The first day of school can be a difficult time for any child to face. There’s likely to be tears (and that’s often from mum too), plenty of nerves, and clingy, difficult goodbyes at the school gate. This August, in light of Covid-19, children could be taking their first steps into school with a host of new challenges to overcome.
After several months of living in quarantine, how will five-year-olds transition from home or pre-school into a primary classroom setting? WhichSchoolAdvisor.com speaks to early years and primary experts at international pre-schools and schools in Singapore to find out how they are helping to smooth what could otherwise be a bumpy road to ‘big school’.
The move from kindergarten or pre-school to primary is a milestone event for any child – and Term 3/Summer Term is always the time when teachers begin to prepare new starters for the transition from FS2/KG to Year 1/Grade 1. However, campuses in Singapore either won't fully open until August, or they will partially open with social distancing measures in place. This means that traditional induction days and parent information sessions are cancelled.
These transition days help pre-school children to familiarise themselves with the setting of a primary classroom, see the new materials and resources they’ll be using, and get to know their new teacher. In an all-through school, reception (FS2) teachers may spend a day in the nursery and Year 1 teachers in Reception (FS2) to meet their new class; a standalone kindergarten or nursery may incorporate ‘transition’ into role play by showing children photographs of Year 1 teachers, playgrounds, classrooms etc.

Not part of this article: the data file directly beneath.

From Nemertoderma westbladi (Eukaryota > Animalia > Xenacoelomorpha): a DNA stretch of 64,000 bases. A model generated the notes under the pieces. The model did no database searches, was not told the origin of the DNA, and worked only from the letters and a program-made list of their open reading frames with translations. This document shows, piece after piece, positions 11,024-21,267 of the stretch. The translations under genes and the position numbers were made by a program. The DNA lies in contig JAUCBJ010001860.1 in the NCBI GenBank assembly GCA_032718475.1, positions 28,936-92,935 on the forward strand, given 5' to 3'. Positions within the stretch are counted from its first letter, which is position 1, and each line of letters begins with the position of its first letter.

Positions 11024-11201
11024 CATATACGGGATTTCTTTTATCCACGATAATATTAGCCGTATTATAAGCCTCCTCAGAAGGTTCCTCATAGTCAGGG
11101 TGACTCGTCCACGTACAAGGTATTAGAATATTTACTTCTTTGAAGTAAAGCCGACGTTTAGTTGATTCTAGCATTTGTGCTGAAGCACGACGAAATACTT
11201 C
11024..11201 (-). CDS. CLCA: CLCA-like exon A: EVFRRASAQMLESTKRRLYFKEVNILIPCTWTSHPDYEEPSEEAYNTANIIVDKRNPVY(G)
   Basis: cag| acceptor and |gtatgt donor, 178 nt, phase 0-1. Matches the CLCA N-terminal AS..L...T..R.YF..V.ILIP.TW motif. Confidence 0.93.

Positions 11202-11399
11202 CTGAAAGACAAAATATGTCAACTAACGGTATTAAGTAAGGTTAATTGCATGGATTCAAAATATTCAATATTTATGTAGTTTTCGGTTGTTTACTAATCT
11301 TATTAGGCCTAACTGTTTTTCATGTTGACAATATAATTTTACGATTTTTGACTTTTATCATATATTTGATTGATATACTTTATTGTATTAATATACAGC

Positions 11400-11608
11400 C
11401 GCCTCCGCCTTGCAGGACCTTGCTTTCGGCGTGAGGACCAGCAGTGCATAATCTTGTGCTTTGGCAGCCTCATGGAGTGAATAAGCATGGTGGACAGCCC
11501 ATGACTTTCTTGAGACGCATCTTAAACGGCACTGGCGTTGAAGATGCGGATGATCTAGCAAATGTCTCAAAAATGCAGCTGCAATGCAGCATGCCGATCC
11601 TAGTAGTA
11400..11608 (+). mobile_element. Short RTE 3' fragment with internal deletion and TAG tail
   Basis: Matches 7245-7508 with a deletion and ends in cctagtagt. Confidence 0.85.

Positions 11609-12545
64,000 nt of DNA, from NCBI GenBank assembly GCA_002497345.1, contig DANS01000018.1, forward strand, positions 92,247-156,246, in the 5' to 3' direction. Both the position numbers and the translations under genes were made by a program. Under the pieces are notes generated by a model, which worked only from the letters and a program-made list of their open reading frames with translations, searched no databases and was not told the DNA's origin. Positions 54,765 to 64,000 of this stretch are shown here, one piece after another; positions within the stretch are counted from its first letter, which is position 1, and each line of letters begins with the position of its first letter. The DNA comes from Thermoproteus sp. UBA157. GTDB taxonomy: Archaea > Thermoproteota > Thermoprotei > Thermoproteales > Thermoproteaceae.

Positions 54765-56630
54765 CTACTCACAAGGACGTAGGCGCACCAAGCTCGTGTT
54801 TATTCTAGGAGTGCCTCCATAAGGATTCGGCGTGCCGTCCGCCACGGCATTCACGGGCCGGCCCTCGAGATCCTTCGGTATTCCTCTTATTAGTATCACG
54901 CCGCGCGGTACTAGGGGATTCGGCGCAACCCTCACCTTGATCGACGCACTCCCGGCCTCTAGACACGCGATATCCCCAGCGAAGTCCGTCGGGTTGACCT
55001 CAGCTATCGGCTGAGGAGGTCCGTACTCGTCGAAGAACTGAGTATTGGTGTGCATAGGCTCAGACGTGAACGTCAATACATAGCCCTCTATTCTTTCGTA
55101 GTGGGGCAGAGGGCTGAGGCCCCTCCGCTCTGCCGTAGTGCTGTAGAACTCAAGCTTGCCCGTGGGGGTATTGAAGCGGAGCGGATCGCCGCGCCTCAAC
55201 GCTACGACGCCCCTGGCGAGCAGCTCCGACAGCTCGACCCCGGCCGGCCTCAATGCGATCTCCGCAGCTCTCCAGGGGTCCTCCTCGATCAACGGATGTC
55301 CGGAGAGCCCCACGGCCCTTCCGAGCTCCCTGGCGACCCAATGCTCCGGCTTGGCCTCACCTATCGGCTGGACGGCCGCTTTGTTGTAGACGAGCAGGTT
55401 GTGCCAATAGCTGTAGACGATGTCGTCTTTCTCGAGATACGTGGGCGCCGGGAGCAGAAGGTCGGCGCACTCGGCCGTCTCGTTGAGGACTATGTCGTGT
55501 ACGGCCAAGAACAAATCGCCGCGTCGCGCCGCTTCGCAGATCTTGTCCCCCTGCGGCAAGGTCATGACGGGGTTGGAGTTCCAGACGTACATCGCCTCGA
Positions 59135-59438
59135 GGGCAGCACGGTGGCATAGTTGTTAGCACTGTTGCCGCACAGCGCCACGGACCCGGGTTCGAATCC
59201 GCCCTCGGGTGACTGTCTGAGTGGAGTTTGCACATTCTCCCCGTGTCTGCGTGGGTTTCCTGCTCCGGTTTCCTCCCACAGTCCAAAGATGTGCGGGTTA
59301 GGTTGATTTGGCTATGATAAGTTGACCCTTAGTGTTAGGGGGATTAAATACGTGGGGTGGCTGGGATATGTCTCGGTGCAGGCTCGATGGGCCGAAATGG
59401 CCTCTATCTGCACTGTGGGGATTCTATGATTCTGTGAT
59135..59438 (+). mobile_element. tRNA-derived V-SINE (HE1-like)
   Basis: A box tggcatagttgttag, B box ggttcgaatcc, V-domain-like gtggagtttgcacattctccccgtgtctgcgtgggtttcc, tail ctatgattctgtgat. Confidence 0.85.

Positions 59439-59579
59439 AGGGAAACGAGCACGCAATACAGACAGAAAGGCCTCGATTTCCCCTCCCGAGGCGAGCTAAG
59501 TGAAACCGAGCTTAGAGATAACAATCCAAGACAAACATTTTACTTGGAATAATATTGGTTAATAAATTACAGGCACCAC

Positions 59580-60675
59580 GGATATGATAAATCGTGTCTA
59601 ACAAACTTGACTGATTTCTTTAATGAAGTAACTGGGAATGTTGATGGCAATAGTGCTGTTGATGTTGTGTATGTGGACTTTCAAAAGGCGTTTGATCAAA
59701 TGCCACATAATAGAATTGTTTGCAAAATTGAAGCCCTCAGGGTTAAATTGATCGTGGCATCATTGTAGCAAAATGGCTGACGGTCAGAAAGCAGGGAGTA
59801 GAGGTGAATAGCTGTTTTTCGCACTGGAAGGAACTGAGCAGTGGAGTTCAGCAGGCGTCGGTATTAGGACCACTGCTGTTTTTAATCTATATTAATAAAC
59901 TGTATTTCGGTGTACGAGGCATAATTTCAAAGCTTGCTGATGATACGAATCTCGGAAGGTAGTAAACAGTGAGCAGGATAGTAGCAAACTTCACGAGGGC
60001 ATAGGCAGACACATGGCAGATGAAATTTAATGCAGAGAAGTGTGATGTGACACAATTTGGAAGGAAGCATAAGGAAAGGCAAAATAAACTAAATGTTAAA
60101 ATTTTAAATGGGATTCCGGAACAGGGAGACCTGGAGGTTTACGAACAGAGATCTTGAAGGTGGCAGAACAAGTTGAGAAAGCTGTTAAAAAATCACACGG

This year, however, schools have to offer this vital transition support from a safe distance.
Paula Craigie, head of infant school at Tanglin Trust School, said: “We have tailored our transition programme to include some remote aspects, which we will use if the school does not resume after the circuit breaker period. These include screencast assemblies to engage the children, and possibly some live streaming.
“We are hoping to be back to school on June 2 but we anticipate social distancing measures remaining in place. In this scenario, we will give live updates across the classrooms so the children can meet their Head of School, Nursery, Reception and Year 1 teachers and support staff virtually. There will also be virtual taster lessons so that the children can experience their new environments and teachers.”